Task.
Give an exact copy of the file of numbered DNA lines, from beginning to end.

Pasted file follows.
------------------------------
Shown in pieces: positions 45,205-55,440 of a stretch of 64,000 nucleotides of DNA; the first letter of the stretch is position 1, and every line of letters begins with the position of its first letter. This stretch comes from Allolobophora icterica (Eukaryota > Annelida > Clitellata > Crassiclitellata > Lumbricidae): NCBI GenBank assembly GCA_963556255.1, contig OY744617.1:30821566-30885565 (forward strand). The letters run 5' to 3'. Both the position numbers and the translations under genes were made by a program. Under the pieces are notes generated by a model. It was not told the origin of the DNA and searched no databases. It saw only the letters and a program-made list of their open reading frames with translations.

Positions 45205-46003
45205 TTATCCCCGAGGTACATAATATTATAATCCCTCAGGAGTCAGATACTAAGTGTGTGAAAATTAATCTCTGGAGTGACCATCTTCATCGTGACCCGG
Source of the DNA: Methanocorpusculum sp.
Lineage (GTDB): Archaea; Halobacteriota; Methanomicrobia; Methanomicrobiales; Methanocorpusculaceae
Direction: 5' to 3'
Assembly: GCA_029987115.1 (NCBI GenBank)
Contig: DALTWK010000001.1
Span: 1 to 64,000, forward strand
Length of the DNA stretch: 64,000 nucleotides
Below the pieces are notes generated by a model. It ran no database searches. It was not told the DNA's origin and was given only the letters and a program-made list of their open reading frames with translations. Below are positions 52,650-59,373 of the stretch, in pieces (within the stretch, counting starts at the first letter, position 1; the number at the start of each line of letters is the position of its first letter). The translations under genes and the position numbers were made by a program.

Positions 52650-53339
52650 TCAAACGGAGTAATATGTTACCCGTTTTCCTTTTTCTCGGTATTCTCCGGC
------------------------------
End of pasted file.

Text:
Shown in pieces: positions 45,205-55,440 of a stretch of 64,000 nucleotides of DNA; the first letter of the stretch is position 1, and every line of letters begins with the position of its first letter. This stretch comes from Allolobophora icterica (Eukaryota > Annelida > Clitellata > Crassiclitellata > Lumbricidae): NCBI GenBank assembly GCA_963556255.1, contig OY744617.1:30821566-30885565 (forward strand). The letters run 5' to 3'. Both the position numbers and the translations under genes were made by a program. Under the pieces are notes generated by a model. It was not told the origin of the DNA and searched no databases. It saw only the letters and a program-made list of their open reading frames with translations.

Positions 45205-46003
45205 TTATCCCCGAGGTACATAATATTATAATCCCTCAGGAGTCAGATACTAAGTGTGTGAAAATTAATCTCTGGAGTGACCATCTTCATCGTGACCCGG
Source of the DNA: Methanocorpusculum sp.
Lineage (GTDB): Archaea; Halobacteriota; Methanomicrobia; Methanomicrobiales; Methanocorpusculaceae
Direction: 5' to 3'
Assembly: GCA_029987115.1 (NCBI GenBank)
Contig: DALTWK010000001.1
Span: 1 to 64,000, forward strand
Length of the DNA stretch: 64,000 nucleotides
Below the pieces are notes generated by a model. It ran no database searches. It was not told the DNA's origin and was given only the letters and a program-made list of their open reading frames with translations. Below are positions 52,650-59,373 of the stretch, in pieces (within the stretch, counting starts at the first letter, position 1; the number at the start of each line of letters is the position of its first letter). The translations under genes and the position numbers were made by a program.

Positions 52650-53339
52650 TCAAACGGAGTAATATGTTACCCGTTTTCCTTTTTCTCGGTATTCTCCGGC